Tuesday, March 5, 2013

Waiting for the illusionist

(photo: jorge barrera)

Chavez laying hands on a heat stroke victim during the final rally before the 2004 referendum on his presidency.

"....opening a way among the lepers and blind men and cripples who begged the salt of health from his hands...."
The Autumn of the Patriarch, Gabriel Garcia Marquez

Just before he took office in 1999, Chávez traveled with Nobel laureate Gabriel García Márquez to Cuba. "I was overwhelmed by the feeling that I had just been traveling and chatting pleasantly with two opposing men," Márquez later wrote of the two faces of Chavez. "One to whom the caprices of fate had given an opportunity to save his country. The other, an illusionist, who could pass into the history books as just another despot." With Chávez's legacy still unfolding, we are left to choose the face we prefer to see.

A night in 23

The Saturday before the referendum vote I stayed in the 23 Enero barrio, named after the day in 1958 that dictator Perez Jimenez was overthrown. Here the most militant of Chavez' grassroots supporters live and fight and one aging revolutionary told me blood would flow if Chavez lost the vote. “I never thought we would get the revolution without a bullet,” he said. All night gunfire and fireworks burst in a darkness drenched with Salsa music. The Tupamaros were running security and their radios crackled every time an unidentified vehicle entered the barrio. Everyone was armed. The guy I was with stuffed a Glock 9 mm in his pants before we went for a walk by the wall of martyrs painted with the faces of their assassinated comrades. I slept for a couple hours that night in a 1950s era concrete slab apartment building so infested with crime my billet would not go up certain staircases fearing we could be mugged on the way to his sparsely decorated apartment with the single crucifix hanging on a bare wall in the guest room. We ate arepas at 5 a.m., unable to sleep as a result of the endless racket that rocked the night. By 7 a.m. I entered the school house where Chavez was expected to cast his ballot. Media were beginning to assemble there and I bought a coffee for one of the soldiers who said he hadn’t eaten breakfast that day. Smoking filterless Mexican cigarettes handed out by a reporter for Narco News we waited for the Man to arrive. A Colombian radio reporter told me democracy had ended in Venezuela. “He won’t leave without bloodshed,” he said.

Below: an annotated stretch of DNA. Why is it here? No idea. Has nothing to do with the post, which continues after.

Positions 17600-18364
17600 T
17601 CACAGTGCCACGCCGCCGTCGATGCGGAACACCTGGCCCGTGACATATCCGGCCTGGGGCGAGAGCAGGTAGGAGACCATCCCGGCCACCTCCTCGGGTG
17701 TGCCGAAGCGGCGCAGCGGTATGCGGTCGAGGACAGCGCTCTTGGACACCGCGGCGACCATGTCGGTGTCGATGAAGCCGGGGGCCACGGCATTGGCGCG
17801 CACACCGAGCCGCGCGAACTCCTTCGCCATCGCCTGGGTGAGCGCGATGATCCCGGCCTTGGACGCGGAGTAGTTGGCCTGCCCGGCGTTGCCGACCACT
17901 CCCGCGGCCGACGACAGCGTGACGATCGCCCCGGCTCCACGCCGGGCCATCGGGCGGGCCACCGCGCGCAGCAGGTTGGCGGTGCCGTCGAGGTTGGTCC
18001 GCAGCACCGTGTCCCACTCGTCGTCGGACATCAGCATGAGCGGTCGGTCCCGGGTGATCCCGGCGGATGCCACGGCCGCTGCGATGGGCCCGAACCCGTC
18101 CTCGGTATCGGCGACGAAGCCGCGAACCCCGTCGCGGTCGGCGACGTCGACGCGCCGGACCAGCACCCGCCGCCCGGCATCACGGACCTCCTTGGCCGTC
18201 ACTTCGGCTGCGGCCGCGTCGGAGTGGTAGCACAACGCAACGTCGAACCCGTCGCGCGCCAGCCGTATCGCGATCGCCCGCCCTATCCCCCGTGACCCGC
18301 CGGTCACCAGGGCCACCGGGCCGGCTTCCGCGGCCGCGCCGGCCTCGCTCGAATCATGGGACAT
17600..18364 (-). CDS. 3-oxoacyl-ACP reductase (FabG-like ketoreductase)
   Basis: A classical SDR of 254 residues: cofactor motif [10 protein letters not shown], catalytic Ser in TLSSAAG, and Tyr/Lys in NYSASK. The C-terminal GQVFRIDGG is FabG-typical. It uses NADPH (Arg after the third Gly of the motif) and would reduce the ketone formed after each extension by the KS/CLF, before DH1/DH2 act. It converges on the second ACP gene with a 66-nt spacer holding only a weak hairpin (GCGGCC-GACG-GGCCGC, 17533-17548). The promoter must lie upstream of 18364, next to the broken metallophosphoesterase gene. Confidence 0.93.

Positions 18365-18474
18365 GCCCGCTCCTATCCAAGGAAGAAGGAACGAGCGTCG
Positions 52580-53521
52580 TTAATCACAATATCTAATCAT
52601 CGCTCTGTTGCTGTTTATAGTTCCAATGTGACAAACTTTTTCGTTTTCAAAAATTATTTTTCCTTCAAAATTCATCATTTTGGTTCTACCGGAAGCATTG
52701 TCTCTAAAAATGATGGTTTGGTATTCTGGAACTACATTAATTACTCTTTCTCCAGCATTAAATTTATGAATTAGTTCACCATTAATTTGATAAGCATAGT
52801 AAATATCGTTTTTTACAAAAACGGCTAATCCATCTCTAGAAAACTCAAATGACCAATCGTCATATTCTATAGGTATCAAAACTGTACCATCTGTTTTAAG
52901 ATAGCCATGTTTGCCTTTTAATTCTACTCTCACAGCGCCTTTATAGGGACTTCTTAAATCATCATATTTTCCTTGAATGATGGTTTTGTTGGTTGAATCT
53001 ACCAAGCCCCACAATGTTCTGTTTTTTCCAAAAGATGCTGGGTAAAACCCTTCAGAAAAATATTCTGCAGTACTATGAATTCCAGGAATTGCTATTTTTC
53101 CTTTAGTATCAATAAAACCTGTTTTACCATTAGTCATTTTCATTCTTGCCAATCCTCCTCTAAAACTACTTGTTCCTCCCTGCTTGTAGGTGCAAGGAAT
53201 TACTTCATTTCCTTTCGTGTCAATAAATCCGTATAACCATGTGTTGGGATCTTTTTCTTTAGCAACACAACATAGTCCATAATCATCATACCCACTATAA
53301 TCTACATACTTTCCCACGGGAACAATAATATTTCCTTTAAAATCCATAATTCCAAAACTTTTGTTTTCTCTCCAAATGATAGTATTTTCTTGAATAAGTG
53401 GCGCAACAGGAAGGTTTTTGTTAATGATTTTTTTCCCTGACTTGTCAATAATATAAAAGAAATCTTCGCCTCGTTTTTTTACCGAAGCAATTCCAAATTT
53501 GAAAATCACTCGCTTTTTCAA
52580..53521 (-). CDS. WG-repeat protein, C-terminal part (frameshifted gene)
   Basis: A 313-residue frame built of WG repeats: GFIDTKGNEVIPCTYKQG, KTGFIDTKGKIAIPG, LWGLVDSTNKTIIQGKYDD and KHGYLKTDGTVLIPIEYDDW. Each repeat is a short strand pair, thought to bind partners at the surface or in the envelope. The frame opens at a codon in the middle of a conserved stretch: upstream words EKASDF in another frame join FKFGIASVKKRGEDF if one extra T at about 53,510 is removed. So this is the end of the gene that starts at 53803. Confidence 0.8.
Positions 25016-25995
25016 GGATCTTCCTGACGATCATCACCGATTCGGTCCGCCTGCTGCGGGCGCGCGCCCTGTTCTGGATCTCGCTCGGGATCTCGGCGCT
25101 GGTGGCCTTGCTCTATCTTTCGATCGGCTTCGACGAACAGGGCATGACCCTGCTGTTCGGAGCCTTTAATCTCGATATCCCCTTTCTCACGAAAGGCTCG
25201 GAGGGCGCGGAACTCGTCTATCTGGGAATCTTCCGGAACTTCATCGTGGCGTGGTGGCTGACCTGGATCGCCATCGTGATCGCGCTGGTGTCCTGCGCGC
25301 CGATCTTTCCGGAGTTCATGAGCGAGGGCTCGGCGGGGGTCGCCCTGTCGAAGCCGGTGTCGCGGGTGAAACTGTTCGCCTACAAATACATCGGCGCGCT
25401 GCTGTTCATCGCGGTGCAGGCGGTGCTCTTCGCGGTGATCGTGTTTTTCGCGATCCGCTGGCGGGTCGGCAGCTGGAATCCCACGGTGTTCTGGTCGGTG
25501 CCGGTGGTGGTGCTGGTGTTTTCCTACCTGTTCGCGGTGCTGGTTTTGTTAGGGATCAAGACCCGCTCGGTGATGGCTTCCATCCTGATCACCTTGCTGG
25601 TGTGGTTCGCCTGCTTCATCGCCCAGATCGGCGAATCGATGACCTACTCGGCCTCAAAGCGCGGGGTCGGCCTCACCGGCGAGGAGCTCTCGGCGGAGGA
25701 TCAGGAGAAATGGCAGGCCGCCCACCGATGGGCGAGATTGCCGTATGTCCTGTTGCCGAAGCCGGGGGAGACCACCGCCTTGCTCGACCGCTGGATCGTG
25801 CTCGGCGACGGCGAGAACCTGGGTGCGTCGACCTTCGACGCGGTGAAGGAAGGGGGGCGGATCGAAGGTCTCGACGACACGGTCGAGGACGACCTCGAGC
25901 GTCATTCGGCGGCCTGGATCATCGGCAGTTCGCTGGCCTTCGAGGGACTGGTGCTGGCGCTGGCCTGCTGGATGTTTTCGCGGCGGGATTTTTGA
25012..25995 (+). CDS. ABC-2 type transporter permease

I got a picture of him
Pandemonium met Chavez when he arrived. Penned in a small area just outside the voting booths, the hundred or so journalists and photographers crushed to the front the moment the president appeared before the microphone. A cameraman climbed on my back to get off a shot. Soldiers barred the doors as Chavez left. Outside, barrio residents had gathered in a frenzy of hero worship as the media banged on the metal gates and shouted to bet let out. When the gates opened a mad wave of television cameras and reporters gushed out, everyone straining to get close to Chavez, to ask a question, take a final photo. Our wave swirled into the mass of red-shirted, dancing Chavez supporters delirious in the presence of their savior held at bay by the armed presidential escort. As Chavez’ motorcade left and the waters subsided a Brazilian journalist tugged my arm and with a beaming face showed me a photograph in his small digital camera. “I got a picture of him,” he said.
The Man won
At 4 a.m. Monday there was a banging on my apartment door. It was my neighbour. “Chavez won, Chavez won.” Rain was falling in torrents. I called a cab that hushed through the empty mirrored streets to downtown. The cab’s radio was on and Chavez was rolling into his victory speech. I put my tape recorder over the back speakers. “The people have spoken with the voice of God.” The cab driver stopped near an alley that led to Miraflores, the presidential palace. There, aglow in television lights that turned each raindrop into a sliver needle, Chavez stood in a balcony, the Venezuelan flag draped over the railing. “The Man won, the Man won,” screamed a dancing woman into my tape recorder. It was a controlled riot of ecstasy. A fire dancer twirled a flaming baton that seemed impervious to the water that had drenched my shirt to the skin.
I thought we were going to win
At 6 a.m. I walked by a Catholic church in central Caracas. The rain had subsided and through the open door I could see several people standing, rosaries in hand, heads bowed. A man walked out. He was from Catia, a working-class neighbourhood with a thriving black market of electronics, gold and pirated DVDs. He had tears in his eyes. He voted against Chavez. “I thought we were going to win,” he said.